Monday night, Christian Rudder, author of the new bestselling book, Dataclysm: Who We Are (When We Think No One’s Looking) and co-founder of the popular online dating site OkCupid, came, saw a huge crowd—books in hand, of course—and conquered with a slightly geeked, slightly cool approach to data in the 21st century.
He talked algorithms, testing and experimentation—with apologies sprinkled in for people’s behavior—to explain OkCupid’s success. In 2011, Match bought them for $50 million. “Our whole goal is to get people to send messages,” he said. “That makes us successful. Of course, it’s a miracle for a woman to send a message without getting one first, but…” his voice trailed off amid the laughter.
About one of every 10 Americans has used a dating website or mobile app, according to a 2013 Pew Research report. The Match Group earned revenue of $788 million last year. So when it comes to marketing, these folks are doing something right. Here are 10 elements of their success.
1. Meticulous uses of data. “OkCupid keeps track not only of what messages you send to your potential dates, but of the characters you type and then erase while you compose your little satchels of intriguingness,” wrote Jordan Ellenberg in a Washington Post review of Dataclysm. Wow. Is nothing sacred? You can’t even erase in peace anymore.
2. People like to see images of people. Emails from dating sites market with people—yes, pretty people, Rudder admitted. “People click on the best-looking photos,” he said. “That’s just the way it goes.”
3. Test extensively. “Our experiment is we’re recommending a stranger you might want to talk to,” Rudder said. “We try hard to get it right. How much do you have in common? We’ll test that against a placebo [someone you have nothing in common with] to see what works.”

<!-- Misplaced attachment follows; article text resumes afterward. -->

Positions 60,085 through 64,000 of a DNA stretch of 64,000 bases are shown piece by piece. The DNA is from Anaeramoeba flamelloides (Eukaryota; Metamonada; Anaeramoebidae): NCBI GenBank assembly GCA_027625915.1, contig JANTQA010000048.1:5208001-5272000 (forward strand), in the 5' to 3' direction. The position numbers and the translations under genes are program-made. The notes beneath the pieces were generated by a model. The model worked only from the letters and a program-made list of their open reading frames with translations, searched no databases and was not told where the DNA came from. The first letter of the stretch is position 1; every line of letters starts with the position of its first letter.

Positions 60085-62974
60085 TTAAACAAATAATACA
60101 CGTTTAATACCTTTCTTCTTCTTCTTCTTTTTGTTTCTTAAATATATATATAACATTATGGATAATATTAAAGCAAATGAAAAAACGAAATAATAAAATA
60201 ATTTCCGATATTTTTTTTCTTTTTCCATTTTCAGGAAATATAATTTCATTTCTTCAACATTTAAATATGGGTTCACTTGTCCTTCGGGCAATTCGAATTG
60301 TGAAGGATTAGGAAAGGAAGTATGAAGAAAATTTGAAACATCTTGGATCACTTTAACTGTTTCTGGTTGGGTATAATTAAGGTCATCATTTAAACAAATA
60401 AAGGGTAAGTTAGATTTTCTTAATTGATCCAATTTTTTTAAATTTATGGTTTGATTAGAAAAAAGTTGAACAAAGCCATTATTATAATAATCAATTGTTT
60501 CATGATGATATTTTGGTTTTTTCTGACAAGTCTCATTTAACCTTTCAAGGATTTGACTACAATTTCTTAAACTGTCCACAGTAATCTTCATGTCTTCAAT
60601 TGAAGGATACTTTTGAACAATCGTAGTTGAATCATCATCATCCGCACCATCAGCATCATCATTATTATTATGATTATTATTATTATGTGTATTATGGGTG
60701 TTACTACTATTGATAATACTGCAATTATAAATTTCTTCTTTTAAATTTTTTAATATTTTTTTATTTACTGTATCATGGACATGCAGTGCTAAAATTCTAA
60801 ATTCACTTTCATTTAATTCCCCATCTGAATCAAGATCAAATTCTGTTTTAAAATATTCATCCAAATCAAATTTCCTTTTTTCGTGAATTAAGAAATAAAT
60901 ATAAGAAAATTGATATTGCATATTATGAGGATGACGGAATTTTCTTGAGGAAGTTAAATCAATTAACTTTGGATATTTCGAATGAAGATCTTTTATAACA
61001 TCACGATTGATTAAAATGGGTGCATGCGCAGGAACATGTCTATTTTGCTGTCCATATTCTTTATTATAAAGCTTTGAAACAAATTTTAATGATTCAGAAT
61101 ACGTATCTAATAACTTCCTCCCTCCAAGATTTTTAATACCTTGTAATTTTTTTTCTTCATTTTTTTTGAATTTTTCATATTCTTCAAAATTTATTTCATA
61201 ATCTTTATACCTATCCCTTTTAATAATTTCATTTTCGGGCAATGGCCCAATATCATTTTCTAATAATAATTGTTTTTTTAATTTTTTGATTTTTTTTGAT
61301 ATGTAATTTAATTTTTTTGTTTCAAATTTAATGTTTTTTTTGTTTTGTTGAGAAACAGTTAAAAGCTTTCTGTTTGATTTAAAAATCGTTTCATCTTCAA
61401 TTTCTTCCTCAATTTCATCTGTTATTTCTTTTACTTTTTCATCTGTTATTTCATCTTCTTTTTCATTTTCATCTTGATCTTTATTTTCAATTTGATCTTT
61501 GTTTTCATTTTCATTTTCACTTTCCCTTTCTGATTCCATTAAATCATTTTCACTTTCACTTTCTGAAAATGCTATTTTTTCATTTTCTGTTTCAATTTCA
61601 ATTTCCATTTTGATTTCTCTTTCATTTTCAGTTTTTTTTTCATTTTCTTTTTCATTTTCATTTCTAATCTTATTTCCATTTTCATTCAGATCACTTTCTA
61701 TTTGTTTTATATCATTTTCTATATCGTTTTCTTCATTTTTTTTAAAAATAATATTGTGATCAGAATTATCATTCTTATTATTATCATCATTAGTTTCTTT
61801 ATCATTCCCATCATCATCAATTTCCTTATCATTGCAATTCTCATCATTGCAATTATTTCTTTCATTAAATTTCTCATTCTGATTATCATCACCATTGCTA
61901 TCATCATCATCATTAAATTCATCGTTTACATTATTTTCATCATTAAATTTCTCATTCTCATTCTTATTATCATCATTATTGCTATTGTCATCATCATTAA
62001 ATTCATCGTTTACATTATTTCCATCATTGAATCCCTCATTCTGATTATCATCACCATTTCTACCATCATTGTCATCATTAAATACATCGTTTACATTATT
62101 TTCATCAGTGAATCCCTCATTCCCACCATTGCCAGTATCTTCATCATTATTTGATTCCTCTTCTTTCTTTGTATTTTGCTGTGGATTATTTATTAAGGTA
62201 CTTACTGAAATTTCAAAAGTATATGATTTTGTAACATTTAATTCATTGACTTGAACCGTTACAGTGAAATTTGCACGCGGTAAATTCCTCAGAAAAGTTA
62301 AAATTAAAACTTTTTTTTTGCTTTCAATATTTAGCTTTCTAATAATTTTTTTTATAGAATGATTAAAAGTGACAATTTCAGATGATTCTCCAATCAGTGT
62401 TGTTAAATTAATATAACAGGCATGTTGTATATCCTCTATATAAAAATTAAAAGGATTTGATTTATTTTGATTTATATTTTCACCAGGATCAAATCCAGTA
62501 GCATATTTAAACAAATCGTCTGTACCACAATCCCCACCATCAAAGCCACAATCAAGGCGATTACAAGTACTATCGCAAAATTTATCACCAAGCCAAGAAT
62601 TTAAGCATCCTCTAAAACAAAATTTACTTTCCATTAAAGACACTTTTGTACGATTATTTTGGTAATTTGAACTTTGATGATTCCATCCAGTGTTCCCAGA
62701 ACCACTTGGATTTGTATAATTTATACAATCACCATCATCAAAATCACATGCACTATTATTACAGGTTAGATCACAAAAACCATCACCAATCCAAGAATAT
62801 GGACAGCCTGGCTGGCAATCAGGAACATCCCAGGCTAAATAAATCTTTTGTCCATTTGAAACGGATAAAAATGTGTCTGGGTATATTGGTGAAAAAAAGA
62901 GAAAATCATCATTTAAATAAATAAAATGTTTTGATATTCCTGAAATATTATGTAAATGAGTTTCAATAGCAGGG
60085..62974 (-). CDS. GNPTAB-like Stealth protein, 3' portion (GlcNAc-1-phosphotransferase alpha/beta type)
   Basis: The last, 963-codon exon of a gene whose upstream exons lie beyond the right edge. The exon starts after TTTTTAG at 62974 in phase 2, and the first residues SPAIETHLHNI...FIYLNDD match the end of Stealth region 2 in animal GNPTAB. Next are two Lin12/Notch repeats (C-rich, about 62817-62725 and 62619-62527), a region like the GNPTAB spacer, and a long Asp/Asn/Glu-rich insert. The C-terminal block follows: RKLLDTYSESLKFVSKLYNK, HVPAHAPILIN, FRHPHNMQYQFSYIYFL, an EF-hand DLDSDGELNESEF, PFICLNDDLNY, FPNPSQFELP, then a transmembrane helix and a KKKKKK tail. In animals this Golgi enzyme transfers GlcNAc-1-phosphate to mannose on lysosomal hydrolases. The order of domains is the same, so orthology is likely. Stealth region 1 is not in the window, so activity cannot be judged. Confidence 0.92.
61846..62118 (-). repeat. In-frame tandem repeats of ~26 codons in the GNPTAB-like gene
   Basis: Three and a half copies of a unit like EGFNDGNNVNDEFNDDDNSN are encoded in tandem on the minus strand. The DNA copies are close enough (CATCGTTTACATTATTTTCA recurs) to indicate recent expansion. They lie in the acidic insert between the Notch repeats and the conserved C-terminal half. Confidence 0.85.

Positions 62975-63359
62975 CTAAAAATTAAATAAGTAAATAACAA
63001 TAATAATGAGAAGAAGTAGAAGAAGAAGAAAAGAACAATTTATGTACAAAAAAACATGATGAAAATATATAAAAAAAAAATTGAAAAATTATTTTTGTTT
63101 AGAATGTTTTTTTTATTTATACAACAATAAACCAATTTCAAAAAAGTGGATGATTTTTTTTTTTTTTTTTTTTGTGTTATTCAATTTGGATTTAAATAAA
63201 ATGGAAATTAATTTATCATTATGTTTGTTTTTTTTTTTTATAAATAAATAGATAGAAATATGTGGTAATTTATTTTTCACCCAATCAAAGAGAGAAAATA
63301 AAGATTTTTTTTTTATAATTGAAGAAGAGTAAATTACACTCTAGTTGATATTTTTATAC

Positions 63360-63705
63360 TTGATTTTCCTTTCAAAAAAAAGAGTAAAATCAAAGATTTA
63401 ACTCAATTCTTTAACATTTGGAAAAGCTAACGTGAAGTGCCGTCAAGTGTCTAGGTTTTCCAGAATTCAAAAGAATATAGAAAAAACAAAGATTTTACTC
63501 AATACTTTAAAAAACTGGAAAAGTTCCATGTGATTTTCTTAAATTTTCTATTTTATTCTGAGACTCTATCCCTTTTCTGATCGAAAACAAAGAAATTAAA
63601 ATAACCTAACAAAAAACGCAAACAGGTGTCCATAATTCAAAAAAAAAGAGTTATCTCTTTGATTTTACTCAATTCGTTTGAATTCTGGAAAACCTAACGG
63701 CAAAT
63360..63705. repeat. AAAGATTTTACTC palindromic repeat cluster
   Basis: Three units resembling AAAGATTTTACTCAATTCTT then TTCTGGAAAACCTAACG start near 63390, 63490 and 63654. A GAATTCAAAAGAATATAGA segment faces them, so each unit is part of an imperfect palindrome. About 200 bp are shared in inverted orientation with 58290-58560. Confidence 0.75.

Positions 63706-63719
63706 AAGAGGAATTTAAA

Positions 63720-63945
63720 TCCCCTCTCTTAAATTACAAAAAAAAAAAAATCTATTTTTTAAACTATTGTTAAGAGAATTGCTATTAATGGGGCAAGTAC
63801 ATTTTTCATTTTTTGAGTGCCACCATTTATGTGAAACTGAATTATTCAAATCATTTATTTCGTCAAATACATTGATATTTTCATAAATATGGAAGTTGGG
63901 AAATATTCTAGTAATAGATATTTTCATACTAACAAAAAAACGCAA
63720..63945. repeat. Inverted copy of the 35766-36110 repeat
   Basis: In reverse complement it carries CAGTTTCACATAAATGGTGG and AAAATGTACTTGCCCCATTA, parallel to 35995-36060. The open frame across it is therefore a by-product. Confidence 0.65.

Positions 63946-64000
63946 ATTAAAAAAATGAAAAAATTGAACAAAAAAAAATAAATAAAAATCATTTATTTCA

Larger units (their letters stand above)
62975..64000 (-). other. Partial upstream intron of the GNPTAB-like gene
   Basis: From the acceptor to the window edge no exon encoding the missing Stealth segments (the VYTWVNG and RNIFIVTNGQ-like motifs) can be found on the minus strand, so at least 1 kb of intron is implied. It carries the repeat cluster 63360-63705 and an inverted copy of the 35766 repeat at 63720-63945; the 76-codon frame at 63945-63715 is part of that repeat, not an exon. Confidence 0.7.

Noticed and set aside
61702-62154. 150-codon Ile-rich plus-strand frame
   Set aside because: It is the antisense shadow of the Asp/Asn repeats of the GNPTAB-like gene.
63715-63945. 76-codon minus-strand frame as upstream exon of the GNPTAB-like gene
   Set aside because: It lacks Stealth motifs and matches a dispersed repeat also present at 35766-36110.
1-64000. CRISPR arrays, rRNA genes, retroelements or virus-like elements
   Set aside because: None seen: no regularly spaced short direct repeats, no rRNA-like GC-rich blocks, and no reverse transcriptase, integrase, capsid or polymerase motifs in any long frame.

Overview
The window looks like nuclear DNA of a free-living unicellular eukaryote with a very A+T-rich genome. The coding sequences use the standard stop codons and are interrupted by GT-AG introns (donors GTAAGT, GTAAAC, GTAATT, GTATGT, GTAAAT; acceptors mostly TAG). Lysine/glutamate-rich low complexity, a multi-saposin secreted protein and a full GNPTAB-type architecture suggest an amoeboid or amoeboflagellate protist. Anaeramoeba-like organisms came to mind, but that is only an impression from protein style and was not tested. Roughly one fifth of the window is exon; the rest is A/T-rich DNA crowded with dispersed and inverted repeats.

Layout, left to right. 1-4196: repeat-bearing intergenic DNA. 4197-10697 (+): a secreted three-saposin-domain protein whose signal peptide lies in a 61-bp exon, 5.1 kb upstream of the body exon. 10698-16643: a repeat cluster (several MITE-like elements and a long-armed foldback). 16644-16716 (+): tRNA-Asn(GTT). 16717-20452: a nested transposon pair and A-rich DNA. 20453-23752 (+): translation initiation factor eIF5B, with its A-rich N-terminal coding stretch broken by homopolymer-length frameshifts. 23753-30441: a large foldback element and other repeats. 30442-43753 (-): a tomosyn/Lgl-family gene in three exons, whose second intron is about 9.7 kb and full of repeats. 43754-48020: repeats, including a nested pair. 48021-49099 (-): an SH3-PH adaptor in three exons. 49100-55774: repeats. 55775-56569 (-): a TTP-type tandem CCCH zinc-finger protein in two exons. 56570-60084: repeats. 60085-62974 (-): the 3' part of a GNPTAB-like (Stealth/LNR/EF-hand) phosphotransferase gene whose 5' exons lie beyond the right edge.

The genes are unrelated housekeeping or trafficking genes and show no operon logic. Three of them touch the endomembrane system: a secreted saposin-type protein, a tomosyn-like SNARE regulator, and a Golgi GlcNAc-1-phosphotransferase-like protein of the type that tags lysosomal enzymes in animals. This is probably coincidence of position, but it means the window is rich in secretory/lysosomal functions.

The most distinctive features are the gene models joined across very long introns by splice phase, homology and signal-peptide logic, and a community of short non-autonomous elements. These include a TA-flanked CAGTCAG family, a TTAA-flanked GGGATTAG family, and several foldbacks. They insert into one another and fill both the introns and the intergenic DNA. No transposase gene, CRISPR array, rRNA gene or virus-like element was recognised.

4. Seek recommendations. Following up #3, Rudder said that commonalities account for about 50% of the matches—and that recommendations from OkCupid, friends, etc., account for the other 50%. “We’re using recommendation algorithms—Amazon uses the same thing.”
5. Choose a barometer for success. Rudder said that they judge matches based on 4 messages. Two could be kind of a brushoff, three not complete, and five almost too many (friend zone). “Four seems about right for us.”
6. Make it hard for people to leave. Ever try to cancel from a dating site? It is a bit hard to find, and when you do, you get many calls to return. Match will offer you a special deal equivalent only to when you first joined. OkCupid writes, “Need a break? Disable your account and come back any time.” Given that it’s free, most people probably hang around.
7. Know your goal. OkCupid wants their subscribers to send messages, so everything they do is geared to that. A SIPA member tells a story about an advertiser she helped with an ad about their swim club and then was upset when no one signed up for swimming lessons. But that was the first time the advertiser mentioned it; so nothing in the ad was directed to that.
8. Get the best data you can. Dating sites get amazing data, Rudder said—age, occupation, kids, height, religion, etc. I’ve seen awards programs that are almost as valuable as data gatherers, plus surveys and focus groups. The more data you can get the better.
9. Take the time to analyze that data. “This [book] has the real stuff,” wrote Ellenberg. “actual data and actual analysis taking place on the page. That’s something to be praised, loudly and at length.”
10. Make your online processes smooth. “People come to our site expecting that we know what we’re doing,” Rudder said. At the end, Rudder was asked about whether his site being free has much to do with their success. He doesn’t think so—more important is a smooth experience and people getting responses. “It’s really what [site] fits your vibe the best,” he said. “$10 a month is kind of irrelevant for something like happiness.”
Ronn Levine began his career as a reporter for The Washington Post and has won numerous writing and publications awards since. Most recently, he spent 12 years at the Newspaper Association of America covering diversity, Newspaper in Education, marketing and leadership before joining SIPA in 2009 , and then SIIA in 2013.